IN MY last column, I demonstrated the time of the day at which most highs and lows of the London FX session tend to occur, and why this tends to be the case. Today, I will focus on the price levels at which these highs/lows tend to be created using the pivot point indicator.
The indicator is a simple forward-looking tool which displays five levels on a price chart, where the mid-level is the average price of the prior trading day. To this mid-level, we add the prior day’s price range and we get the upper limit of the indicator – the R2 level. My reason for mentioning this is that, 82 per cent of the time, the price will be capped by this level, making it an excellent level to book a gain on a long position. If the market is declining on the day and we are short, we can instead use the S2 level. This follows the same logic of the R2 level, except that we subtract – rather than add – the prior day’s range to the mid-level.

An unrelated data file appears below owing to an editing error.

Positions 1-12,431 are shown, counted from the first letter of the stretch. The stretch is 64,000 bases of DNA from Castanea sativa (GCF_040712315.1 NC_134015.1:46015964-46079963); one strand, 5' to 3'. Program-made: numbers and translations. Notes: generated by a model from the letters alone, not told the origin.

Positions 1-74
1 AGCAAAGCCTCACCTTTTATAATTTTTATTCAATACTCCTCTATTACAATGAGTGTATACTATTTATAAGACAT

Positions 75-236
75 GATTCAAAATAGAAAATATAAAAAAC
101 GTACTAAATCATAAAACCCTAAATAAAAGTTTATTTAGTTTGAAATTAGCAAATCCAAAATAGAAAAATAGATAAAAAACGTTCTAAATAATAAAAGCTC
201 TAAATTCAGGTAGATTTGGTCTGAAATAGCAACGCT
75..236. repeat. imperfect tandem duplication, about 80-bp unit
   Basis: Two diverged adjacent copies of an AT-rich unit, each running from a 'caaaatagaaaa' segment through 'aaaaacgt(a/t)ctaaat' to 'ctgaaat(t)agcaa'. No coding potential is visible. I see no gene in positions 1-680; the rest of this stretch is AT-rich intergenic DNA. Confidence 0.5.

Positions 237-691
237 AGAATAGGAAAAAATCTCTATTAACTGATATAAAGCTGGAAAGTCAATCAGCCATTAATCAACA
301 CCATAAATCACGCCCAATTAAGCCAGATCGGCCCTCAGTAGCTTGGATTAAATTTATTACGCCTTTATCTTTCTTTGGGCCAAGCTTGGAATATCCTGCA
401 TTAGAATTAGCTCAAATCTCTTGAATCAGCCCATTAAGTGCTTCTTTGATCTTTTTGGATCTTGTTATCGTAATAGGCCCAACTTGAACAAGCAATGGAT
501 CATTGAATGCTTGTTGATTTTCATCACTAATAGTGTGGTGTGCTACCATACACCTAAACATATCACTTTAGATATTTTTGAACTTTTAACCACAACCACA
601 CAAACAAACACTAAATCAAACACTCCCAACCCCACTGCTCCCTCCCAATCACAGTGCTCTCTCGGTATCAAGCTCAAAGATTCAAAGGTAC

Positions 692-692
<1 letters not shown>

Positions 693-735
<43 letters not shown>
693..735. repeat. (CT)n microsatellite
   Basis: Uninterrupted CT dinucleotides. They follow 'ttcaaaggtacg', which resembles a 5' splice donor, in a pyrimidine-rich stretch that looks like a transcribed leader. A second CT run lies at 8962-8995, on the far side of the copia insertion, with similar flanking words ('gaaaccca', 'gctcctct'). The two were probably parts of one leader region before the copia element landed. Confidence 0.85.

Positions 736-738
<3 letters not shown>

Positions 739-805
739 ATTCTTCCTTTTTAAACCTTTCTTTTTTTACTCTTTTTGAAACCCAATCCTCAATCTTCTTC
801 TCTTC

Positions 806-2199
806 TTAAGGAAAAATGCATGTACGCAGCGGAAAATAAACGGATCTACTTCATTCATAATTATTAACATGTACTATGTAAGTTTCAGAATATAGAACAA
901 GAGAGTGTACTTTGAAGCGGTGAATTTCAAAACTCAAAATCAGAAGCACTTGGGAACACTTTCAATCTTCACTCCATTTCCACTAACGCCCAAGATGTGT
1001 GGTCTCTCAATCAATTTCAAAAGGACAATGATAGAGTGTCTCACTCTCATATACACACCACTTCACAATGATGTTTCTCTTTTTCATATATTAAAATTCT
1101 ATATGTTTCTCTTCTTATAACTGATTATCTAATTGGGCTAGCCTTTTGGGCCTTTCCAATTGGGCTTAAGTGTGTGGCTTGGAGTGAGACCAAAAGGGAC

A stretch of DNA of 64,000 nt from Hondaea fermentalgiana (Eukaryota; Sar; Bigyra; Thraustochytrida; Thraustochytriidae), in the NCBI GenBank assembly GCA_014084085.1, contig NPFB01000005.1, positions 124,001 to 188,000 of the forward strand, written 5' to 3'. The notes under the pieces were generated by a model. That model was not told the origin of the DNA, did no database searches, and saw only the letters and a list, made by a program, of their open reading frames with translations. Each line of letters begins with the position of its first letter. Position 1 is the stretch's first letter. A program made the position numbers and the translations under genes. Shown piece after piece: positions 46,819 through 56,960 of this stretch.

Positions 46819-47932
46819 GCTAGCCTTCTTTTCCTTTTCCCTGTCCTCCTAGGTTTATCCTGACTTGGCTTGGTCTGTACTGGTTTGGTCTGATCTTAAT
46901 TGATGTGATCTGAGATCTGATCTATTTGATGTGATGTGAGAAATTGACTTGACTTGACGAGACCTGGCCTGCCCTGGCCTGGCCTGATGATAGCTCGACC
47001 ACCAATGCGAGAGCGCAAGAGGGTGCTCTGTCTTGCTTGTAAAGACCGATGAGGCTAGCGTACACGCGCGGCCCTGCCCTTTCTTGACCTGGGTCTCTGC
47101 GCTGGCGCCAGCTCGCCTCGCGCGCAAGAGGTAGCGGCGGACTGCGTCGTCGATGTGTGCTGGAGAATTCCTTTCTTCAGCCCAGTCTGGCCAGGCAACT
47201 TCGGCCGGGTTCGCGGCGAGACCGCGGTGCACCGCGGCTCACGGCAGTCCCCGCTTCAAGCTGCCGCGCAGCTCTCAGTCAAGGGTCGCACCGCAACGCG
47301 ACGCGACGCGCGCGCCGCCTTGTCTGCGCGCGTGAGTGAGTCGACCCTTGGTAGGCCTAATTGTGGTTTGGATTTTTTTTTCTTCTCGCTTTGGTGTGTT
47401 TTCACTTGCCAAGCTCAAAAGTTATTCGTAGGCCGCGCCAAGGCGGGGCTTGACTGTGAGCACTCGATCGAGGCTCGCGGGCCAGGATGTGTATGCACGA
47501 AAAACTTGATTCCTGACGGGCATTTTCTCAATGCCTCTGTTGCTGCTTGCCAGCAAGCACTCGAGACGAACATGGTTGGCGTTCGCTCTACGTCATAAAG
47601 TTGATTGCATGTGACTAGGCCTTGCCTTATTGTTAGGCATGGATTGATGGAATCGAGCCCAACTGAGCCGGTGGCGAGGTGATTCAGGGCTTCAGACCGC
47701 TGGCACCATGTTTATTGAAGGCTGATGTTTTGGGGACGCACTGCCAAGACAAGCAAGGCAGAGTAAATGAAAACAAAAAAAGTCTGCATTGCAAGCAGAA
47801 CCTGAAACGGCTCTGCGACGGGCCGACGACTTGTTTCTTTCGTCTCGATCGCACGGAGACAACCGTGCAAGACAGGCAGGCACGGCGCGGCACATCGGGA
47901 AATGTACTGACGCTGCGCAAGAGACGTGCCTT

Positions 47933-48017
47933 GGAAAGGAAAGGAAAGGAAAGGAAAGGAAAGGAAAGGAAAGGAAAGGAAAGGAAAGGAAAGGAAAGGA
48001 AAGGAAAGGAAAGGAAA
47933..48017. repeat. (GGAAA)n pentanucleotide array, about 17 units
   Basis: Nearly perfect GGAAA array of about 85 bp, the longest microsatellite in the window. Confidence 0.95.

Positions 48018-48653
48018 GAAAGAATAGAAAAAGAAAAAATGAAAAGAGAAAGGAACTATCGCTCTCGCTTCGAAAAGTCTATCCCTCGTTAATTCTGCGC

The other two levels are good as stop loss levels for a position. On a positive day, the price will seldom trade below S1, while on a negative day we will rarely trade above R1. Therefore, if we estimate that the price will trade higher on the day, we can place our stop loss order under S1 and set our profit target at R2.
Feel free to check out an unlocked and free 17 minute educational video on this topic http://bit.ly/PivotCityAM
Alejandro Zambrano is a DailyFX analyst.
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